musica Dei donum
Johann Sebastian BACH (1685 - 1750): "Erbarme dich"
Reinoud Van Mechelen, tenor
A Nocte Temporis
rec: May 9 - 13, 2016, Strasbourg, Église Sainte Aurélie
Alpha - 252 (© 2016) (69'56")
Liner-notes: E/D/F; lyrics - translations: E/F
Cover, track-list & booklet
Ach, lieben Christen, seid getrost (BWV 114) (Wo wird in diesem Jammertale, aria);
Erbarm dich mein, o Herre Gott (BWV 721);
Herr Christ, der einge Gottessohn (BWV 96) (Ach ziehe die Seele mit Seilen der Liebe, aria; Herr Christ, der einge Gottessohn, chorale);
Herr Christ, der einge Gottessohn (BWV 601);
Herr Gott, dich loben alle wir (BWV 130) (Laß, o Fürst der Cherubinen, aria);
Ich armer Mensch, ich Sündenknecht (BWV 55) (Ich habe wider Gott gehandelt - Erbarme dich, rec & aria);
Jesu, der du meine Seele (BWV 78) (Ach! Ich bin ein Kind der Sünden - Das Blut, so meine Schuld durchstreicht, rec & aria);
Partita in a minor (BWV 1013) (sarabande);
Sonata in e minor (BWV 1034) (andante);
Sonata in G (BWV 1039) (adagio e piano);
Was Gott tut, das ist wohlgetan (BWV 99) (Erschüttre dich nur nicht, verzagte Seele, aria);
Was willst du dich betrüben (BWV 107) (Wenn auch gleich aus der Höllen, aria);
Wir gläuben all an einen Gott (BWV 680)
Anna Besson, transverse flute;
Ronan Kernoa, cello;
Benjamin Alard, organ
There is every reason to be sceptical about recordings of single arias from larger works. It is probably less of a problem in the case of operas, such as those by Handel. In their content opera arias are mostly not indissolubly connected to the work in which they are included and it was quite common to move an aria from one opera to another. That is a bit different in most sacred music. The likes of Bach and Telemann set cantata libretti to music which were intended as a unity by their authors. One of the best-known was Erdmann Neumeister; he published cycles of cantatas for the entire ecclesiastical year. In his librettos he followed a certain line of thought, for instance from the awareness of sin to the joy about the salvation as a result of Jesus's Passion. Because of that single arias are best comprehensible in the light of their context.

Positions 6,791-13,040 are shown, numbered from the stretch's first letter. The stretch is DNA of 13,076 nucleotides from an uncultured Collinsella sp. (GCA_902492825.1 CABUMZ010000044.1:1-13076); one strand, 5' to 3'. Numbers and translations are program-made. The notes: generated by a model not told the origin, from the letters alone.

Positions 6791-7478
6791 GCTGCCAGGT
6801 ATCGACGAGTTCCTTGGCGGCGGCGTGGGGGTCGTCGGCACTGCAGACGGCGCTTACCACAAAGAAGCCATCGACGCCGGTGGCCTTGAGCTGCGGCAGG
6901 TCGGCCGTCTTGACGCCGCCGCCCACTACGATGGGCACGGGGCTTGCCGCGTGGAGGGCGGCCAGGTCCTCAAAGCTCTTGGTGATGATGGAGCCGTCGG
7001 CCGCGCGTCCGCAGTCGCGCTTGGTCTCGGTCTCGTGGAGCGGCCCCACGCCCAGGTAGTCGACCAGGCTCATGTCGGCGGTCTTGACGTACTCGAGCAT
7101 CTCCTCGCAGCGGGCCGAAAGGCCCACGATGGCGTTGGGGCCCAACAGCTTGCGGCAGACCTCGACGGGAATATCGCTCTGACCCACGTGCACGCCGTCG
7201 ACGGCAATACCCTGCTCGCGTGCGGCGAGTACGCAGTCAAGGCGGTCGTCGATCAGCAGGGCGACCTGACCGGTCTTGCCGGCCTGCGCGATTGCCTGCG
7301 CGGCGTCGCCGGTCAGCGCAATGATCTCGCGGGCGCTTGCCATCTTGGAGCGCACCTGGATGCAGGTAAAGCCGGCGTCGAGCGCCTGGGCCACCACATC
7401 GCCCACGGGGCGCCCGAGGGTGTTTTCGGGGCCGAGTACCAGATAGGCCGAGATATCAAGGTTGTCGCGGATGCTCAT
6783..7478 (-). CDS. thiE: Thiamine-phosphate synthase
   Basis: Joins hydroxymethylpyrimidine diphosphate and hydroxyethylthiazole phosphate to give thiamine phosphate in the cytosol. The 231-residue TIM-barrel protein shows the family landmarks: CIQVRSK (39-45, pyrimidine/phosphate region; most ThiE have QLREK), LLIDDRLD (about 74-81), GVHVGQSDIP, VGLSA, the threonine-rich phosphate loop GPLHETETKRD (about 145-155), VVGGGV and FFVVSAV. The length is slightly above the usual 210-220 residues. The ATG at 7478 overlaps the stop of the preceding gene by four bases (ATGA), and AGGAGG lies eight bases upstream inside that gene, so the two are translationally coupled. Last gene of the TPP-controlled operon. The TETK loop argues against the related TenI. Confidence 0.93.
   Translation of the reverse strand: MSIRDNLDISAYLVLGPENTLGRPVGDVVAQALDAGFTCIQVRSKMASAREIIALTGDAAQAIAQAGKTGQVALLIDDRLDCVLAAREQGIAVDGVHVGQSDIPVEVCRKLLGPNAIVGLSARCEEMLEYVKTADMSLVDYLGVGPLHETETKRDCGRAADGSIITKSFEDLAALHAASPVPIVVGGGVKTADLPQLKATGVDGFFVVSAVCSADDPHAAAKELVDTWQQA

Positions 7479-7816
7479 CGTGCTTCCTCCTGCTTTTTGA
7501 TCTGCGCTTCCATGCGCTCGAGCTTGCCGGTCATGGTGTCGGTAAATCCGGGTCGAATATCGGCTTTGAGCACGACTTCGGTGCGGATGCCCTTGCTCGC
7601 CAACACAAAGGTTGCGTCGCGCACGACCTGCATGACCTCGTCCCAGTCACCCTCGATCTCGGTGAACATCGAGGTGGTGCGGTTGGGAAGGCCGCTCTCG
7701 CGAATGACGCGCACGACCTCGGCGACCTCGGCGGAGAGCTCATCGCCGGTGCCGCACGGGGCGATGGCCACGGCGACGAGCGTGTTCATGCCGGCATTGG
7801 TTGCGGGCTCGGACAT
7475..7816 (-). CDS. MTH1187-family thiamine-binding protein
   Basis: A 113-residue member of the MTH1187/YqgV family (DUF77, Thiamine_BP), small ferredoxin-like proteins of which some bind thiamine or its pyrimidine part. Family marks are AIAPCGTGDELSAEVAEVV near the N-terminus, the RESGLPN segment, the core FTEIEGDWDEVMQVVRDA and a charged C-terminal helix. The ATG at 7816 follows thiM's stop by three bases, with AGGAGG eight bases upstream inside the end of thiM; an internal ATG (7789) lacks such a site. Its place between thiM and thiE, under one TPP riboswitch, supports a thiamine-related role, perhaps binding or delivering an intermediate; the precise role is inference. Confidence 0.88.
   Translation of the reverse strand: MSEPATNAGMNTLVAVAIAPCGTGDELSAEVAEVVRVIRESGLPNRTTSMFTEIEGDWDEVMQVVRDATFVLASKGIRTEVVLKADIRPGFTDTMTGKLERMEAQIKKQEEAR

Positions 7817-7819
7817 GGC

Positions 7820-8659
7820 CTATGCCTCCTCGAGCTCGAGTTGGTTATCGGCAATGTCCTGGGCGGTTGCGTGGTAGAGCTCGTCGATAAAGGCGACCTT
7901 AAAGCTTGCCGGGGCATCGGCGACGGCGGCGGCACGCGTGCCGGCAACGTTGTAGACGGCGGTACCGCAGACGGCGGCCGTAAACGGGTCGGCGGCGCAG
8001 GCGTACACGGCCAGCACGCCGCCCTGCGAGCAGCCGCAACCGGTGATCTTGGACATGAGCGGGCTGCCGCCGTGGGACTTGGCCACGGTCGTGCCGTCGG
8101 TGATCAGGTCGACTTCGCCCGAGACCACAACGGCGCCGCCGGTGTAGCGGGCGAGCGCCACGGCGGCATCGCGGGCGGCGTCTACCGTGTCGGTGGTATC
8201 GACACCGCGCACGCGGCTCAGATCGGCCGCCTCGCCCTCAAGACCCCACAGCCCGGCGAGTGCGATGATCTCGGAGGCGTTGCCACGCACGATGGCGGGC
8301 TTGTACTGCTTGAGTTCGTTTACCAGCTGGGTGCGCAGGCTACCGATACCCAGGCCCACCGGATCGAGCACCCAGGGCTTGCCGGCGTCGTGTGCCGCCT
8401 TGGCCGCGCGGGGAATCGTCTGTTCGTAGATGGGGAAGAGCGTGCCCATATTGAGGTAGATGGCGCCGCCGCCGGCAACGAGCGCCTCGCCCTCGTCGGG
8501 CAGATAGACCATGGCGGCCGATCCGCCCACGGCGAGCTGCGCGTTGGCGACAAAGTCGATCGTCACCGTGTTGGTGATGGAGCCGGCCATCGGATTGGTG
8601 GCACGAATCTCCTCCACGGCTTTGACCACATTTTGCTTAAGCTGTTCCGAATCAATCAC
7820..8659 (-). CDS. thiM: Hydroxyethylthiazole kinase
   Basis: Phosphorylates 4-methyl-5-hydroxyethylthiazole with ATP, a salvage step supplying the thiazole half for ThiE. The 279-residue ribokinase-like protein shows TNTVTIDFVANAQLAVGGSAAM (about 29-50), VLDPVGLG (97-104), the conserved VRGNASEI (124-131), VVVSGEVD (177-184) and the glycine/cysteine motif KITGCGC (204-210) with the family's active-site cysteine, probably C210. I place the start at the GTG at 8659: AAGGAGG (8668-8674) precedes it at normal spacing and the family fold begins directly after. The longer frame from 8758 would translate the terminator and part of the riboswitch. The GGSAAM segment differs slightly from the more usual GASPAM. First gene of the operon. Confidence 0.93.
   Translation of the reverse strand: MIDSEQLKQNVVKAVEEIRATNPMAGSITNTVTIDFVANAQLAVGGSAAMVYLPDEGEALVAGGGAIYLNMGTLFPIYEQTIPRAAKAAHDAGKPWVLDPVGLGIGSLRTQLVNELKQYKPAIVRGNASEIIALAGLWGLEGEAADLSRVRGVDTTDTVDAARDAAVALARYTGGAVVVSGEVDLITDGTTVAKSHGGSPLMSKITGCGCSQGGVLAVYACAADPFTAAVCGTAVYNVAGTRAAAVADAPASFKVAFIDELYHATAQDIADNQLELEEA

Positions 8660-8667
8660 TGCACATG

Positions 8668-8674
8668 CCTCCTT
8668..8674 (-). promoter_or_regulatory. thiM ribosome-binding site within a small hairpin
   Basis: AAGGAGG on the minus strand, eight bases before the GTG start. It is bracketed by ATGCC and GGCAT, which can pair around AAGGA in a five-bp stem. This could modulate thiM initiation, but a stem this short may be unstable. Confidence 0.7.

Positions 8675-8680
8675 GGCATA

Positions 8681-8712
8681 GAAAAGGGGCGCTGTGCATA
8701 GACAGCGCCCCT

However, singers who like to present themselves in Bach often have little choice than to record single arias. That goes especially for tenors; whereas Bach has written several cantatas for soprano, alto or bass, only one extant cantata is for tenor: Ich armer Mensch, ich Sündenknecht (BWV 55). That is more than compensated for by arias from other works, including the Passions. In 2010 Coviello released a disc recorded by the Austrian tenor Daniel Johannsen with arias from cantatas. I rated it highly, not only because of the outstanding performances, but also because of the intelligent and sensible way the programme had been put together. I felt that this way a recital programme made much sense.